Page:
What is the Wisconsin State Quarter explained with an additional sheet

There is a unique element in some neighborhoods in the state of Wisconsin that could boost the value.

For a limited time, the US Mint minted 56 different state quarters – each with their own unique design on the reverse.

There are varieties with high and low additional leaves


There are varieties with high and low additional leaves

These coins were minted from 1999 to 2008 with George Washington on the obverse.

One of the quarters from the series that was released was the Wisconsin design.

Below we explain what is so special about it and why collectors would like to own it.

What is the Wisconsin State District?

The Wisconsin neighborhood was one of five state plays released in 2004.

William Cousins ​​engraved the quarters.

When it comes to the design of specific state quarters, this can be seen on the back.

For example, the Wisconsin state district features a cow next to a corn leaf and a round of cheese.

There is also the text of “forward” (below the images) and the state’s date of birth 1848 (above the images).

If you happen to have a Wisconsin neighborhood, you might want to see if there’s an extra sheet.

Two varieties of the extra leaf are particularly valuable: the low leaf and the high leaf.

“Immediately, the discovery of the coins broke the news and people across the country searched for them,” said Jamie Hernandez of the Professional Coin Grading Service wrote.

“There have been some reports that some people found up to hundreds of them at a time from rolls of bank paper, making them seem very easy to find.”

How much are they worth?

As always, remember that the value of your coins may depend on grade and condition.

According to the coin online database CoinTrackerthe Wisconsin district’s extra-tall leaf variety is worth up to $300.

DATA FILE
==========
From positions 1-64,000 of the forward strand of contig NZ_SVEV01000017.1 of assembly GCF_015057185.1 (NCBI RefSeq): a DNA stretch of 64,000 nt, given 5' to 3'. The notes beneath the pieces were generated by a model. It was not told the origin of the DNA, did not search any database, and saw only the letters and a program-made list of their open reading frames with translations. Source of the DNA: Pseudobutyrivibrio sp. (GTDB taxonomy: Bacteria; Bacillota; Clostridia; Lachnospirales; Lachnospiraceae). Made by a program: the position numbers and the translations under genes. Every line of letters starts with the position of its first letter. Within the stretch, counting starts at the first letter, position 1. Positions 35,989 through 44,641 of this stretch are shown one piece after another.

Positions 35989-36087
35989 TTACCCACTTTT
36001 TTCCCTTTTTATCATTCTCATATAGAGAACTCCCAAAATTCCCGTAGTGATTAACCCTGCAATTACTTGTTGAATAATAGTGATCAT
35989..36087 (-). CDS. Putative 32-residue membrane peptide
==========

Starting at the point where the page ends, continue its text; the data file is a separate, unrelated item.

The extra low hand is worth up to $250.

More specifically, a Wisconsin neighborhood with an extra high hand in MS 64 sold for $126, according to an April 2018 auction PCGS.

And a low extra leaf piece sold for $107 in a rating of MS 65 in an auction in June 2019.

How to find rare coins

There are many ways to find rare coins.

The first thing you should do is check places in your house or places where you might keep loose change.

Some other things you can try are using a metal detector in known buried treasure areas and by stopping by your local bank branch and asking for a penny.

You can also try to get a good deal online through USA Coin Book or eBay.

But make sure you research the coin first and know what it’s worth before you buy it.

And also – watch out for potential fakes on the Internet.

To avoid this, it’s worth checking the history of the seller and whether or not the coin on the listing has been certified.

Your quarters aren’t the only things that might have value, as nickels, dimes, half dollars, and Lincoln pennies are being sold online for thousands.

For Lincoln pennies, we explain the Lincoln VDB, 1992 and 1914 pennies and why they are so valuable.

Also, check out the most valuable coins featuring US Presidents.

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Caroline Bleakley

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